|Blue Cross of Jamaica ... Over and Out|
By the time we ‘quint’ the familiar Blue Cross of Jamaica, 50 years strong, will be no more.
Sagicor Life Jamaica Limited has been given 60 days by Blue Cross/Blue Shield, international owners of the brand, to finalise the transfer of the Jamaican business. After five decades of operation, in Jamaica, the familiar blue and white seal will disappear to be replaced by the insurance conglomerate Sagicor's green and blue logo.
By January, the four Blue Cross of Jamaica offices across the country, including its Kingston headquarters, will be renamed Sagicor Life Jamaica. Sources say the rebranding could be finalised as early as January 1. But Sagicor Jamaica can use the name of Blue Cross up to February, under the agreement struck with the foreign owners of that brand. Sagicor Jamaica's spokesman Karl Williams confirmed that the company had secured the vesting order from the minister of finance that cleared the way for finalising the acquisition deal with principal owner Dr Henry Lowe, who owned about 75 per cent to 80 per cent of the company through the Environmental Health Foundation, parent to Blue Cross of Jamaica.
Sagicor Jamaica has acquired 100 per cent of Blue Cross' $2.6 billion health portfolio as well as the buildings and office space occupied nationwide. "It does not include rights to the name," said Williams. Sagicor Jamaica is now in discussion with the people that did business with Blue Cross to assure them that "nothing has changed" and that it would be "business as usual through the transition". Special talks will be held with pharmacies and health providers who already accept both Sagicor and Blue Cross insurance.
The company expects to finalise the merger of the two operations no later than March, at which time the new health business, including the 200 or so employees of Blue Cross would have been brought under the umbrella of the employee benefits division.
During that time, there will be no disruption in service to holders of Blue Cross insurance, but their cards will eventually be switched for Sagicor branded ones within the transition period. "We're doing that because business has to continue," said our inside source.Williams says for now no jobs would be cut, and that all contractual arrangements remain in place. He, however, would not comment on what was likely to happen after March, and was evasive on the question of whether health insurance costs would rise.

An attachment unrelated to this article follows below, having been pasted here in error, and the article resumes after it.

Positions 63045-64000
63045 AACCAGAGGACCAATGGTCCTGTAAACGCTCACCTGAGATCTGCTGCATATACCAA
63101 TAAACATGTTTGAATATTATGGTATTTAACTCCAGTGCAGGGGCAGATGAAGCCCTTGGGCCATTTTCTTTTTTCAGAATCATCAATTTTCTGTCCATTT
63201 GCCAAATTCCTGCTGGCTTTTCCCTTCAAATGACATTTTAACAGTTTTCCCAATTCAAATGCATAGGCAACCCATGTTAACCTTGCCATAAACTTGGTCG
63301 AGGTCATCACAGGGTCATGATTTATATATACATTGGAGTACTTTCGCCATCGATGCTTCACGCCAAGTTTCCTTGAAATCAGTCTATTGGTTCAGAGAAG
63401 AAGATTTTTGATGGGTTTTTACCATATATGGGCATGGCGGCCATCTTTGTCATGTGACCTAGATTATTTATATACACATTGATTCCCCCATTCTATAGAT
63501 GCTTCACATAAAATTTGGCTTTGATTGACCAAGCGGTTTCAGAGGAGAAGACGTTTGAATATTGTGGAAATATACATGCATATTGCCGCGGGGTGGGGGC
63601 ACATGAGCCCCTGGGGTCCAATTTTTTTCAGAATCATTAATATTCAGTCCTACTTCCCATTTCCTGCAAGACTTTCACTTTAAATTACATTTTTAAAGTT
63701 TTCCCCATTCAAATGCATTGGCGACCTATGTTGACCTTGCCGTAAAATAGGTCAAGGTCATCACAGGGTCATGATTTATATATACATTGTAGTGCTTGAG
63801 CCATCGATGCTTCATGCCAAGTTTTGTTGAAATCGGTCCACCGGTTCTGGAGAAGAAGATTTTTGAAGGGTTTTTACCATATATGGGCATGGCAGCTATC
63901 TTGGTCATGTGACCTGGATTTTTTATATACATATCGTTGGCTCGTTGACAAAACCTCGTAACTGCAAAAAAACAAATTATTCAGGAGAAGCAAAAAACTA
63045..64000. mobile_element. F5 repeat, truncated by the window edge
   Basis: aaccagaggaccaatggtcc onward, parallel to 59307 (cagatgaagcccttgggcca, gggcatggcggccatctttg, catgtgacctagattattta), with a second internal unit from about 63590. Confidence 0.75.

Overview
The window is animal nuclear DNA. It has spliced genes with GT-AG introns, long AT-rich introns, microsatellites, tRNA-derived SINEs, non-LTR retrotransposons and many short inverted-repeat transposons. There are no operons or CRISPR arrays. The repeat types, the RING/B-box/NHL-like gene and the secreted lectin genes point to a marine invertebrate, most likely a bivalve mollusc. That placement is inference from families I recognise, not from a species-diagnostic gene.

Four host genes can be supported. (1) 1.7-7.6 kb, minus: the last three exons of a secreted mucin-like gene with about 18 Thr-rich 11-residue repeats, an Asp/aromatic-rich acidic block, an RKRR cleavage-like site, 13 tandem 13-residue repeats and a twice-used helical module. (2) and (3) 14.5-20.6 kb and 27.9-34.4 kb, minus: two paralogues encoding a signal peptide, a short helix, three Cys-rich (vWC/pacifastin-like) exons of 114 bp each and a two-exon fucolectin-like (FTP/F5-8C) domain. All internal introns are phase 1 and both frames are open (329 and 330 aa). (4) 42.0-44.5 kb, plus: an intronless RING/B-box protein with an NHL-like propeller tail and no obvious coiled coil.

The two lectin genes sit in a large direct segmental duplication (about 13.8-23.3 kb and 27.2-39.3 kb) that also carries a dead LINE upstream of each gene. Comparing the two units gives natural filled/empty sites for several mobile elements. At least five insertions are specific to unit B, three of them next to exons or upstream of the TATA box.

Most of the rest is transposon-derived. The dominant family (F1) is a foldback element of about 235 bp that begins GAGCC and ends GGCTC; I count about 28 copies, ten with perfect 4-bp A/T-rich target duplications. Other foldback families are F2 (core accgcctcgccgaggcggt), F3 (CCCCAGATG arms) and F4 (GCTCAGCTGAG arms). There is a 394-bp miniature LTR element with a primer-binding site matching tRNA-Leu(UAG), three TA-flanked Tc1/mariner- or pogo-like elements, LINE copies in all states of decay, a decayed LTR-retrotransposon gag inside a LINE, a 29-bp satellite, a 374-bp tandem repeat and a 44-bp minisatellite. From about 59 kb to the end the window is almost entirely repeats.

Blue Cross is already perceived as offering the more beneficial packages for policyholders. Williams said the benefits packages are dictated by individual contracts negotiated by employers, and what they negotiate tends to reflect what companies can afford. But pressed on whether affordability was also not a function of what Sagicor Jamaica charges employers to administer the scheme, Williams again said it was "a negotiated position."
Blue Cross was a profitable operation at acquisition, at least up to 2007 when it made $45 million in net profit, according to disclosures by Sagicor. That, however, was a 41 per cent decline on the $76 million of surplus reported in 2006. Blue Cross' website says its business covers some 400,000 Jamaicans. The acquisition gives Sagicor Jamaica a 17 per cent bump in revenues, and grows its already large health insurance portfolio from around 50 per cent market share to just shy of 80 per cent, according to Williams. Guardian Life's Medecus controls 16 per cent.
Sagicor Jamaica and Guardian are now the only two insurance companies left in the health insurance market. The two are expected to face off in the new year over the outsourced government insurance contract, GEASO - an approximate $2 billion scheme that Blue Cross controlled for about a dozen years, before the Contractor General forced it open to competitive tender. "As soon as the ministry puts it out to tender, we will bid," said Williams.
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